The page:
We walked back to the hotel, and on our way back up to the room, Robert got a glimpse of “the cell phone man” sitting in the lobby. He’s the guy who was at the pool yesterday making and taking calls loudly enough for everyone at the pool to hear his conversation. We went up, laid on the bed until the very last minute, and then took our stuff down to the lobby to hang out until about 4:00. We went through the NCGLFF schedule and picked out movies that interested both of us, and then plotted them to see what our schedule would look like. Not too bad, only 11 films this year. That's a major cutback for me, but much more realistic.

At about 3:15, we walked over to the combination KFC/Pizza Hot place, and had lunch. Robert ordered Honey BBQ Wings, and I ordered a personal pan sized Pepperoni Pizza. We ate in, and then walked back to the hotel.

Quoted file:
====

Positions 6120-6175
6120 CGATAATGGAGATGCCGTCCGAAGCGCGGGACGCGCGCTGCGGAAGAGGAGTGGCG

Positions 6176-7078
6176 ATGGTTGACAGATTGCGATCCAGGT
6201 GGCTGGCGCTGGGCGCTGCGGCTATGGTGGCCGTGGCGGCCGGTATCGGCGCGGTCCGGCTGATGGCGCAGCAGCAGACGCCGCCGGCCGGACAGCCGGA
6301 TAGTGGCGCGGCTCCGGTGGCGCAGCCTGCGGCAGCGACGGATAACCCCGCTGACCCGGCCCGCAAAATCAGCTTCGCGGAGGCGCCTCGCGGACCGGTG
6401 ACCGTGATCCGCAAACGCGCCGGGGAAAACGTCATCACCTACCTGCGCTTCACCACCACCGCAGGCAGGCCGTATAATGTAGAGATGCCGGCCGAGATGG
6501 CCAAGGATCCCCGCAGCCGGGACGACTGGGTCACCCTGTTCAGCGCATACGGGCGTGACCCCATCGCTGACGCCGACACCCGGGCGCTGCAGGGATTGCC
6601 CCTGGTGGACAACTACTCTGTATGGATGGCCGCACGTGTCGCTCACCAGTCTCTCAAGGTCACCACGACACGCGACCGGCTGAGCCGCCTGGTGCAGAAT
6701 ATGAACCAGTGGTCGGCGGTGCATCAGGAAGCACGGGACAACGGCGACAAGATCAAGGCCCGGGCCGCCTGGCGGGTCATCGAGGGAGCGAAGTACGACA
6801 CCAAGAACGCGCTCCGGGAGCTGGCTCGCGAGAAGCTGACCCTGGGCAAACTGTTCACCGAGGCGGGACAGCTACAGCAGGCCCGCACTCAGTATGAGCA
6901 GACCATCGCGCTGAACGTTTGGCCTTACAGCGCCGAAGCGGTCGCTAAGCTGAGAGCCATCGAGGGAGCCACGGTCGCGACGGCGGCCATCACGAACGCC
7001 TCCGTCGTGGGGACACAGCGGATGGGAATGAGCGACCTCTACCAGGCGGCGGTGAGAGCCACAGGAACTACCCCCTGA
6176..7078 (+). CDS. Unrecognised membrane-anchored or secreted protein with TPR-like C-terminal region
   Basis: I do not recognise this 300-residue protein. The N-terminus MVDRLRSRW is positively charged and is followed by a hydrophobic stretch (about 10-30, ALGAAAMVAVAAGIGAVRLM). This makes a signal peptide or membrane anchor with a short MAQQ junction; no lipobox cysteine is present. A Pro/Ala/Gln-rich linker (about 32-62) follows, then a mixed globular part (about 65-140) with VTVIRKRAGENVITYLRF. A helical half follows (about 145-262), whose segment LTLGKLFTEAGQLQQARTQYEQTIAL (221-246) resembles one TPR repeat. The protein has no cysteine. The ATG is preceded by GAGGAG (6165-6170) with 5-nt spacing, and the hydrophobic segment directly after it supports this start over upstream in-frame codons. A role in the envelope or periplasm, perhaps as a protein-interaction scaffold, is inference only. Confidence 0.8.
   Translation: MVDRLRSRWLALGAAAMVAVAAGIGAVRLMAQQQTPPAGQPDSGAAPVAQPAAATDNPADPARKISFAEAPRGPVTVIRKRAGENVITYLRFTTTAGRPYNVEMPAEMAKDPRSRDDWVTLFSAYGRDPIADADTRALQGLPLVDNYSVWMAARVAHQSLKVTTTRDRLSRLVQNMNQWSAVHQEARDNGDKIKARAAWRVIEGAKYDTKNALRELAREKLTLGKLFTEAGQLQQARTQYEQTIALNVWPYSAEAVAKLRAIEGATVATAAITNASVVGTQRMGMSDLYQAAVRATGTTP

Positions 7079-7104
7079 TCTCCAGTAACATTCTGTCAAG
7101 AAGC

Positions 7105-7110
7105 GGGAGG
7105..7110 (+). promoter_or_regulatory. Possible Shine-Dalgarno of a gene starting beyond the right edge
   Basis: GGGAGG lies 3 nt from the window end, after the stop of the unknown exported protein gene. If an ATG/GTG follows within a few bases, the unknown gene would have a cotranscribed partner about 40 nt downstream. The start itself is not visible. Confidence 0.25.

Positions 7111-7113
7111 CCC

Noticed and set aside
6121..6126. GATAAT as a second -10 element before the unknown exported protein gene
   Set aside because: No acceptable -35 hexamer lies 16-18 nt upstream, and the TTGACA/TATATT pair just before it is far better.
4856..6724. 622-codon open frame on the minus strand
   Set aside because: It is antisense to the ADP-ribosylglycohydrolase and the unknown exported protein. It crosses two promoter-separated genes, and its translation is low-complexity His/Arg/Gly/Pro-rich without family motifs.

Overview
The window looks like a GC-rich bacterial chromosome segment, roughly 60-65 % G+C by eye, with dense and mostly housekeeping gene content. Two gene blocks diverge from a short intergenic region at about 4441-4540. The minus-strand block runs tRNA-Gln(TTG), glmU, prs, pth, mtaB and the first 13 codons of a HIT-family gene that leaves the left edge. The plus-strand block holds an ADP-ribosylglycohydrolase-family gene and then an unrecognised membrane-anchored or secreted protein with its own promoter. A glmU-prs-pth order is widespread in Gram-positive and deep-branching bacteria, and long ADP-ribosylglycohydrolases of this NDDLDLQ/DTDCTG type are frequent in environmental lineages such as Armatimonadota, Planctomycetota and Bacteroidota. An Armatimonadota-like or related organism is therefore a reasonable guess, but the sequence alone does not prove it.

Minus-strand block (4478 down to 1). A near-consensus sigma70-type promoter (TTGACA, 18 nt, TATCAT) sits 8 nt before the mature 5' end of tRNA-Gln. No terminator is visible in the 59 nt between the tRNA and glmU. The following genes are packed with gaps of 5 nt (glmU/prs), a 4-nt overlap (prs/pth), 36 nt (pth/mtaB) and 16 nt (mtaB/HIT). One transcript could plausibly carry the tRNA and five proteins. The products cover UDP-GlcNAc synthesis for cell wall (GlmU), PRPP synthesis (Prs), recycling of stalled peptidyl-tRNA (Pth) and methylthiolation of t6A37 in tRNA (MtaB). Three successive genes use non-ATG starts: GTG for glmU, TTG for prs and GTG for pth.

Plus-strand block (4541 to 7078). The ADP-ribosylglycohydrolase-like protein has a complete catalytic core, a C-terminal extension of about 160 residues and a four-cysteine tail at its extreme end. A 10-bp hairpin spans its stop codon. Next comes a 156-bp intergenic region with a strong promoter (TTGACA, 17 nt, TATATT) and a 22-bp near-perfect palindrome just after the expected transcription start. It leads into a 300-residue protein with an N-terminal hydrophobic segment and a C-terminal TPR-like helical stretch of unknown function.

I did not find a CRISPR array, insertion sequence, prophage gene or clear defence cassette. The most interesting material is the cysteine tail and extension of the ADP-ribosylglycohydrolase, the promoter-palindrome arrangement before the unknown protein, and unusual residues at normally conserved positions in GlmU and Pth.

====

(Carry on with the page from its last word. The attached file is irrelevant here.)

We called for a cab at about 4:30. It came in less than 5 minutes. The cab driver was really nice. He talked about moving to Charlotte from New Jersey, and about how much he loved his work. Refreshing. We got to the train station in less than 15 minutes, which put us there about an hour early.

We started a crossword puzzle to pass the time, which worked. Before we knew it, it was time to board. There were a cast of characters on this train. They started in the terminal, on our way up the ramp to board, some religion-obsessed black man was talking about the blood, and the lamb, and carrying on and on and on about the bible and all that mess to some lady walking behind him. It wasn’t clear if she was with him, or just "stuck," or what. We got to the entrance of the train car.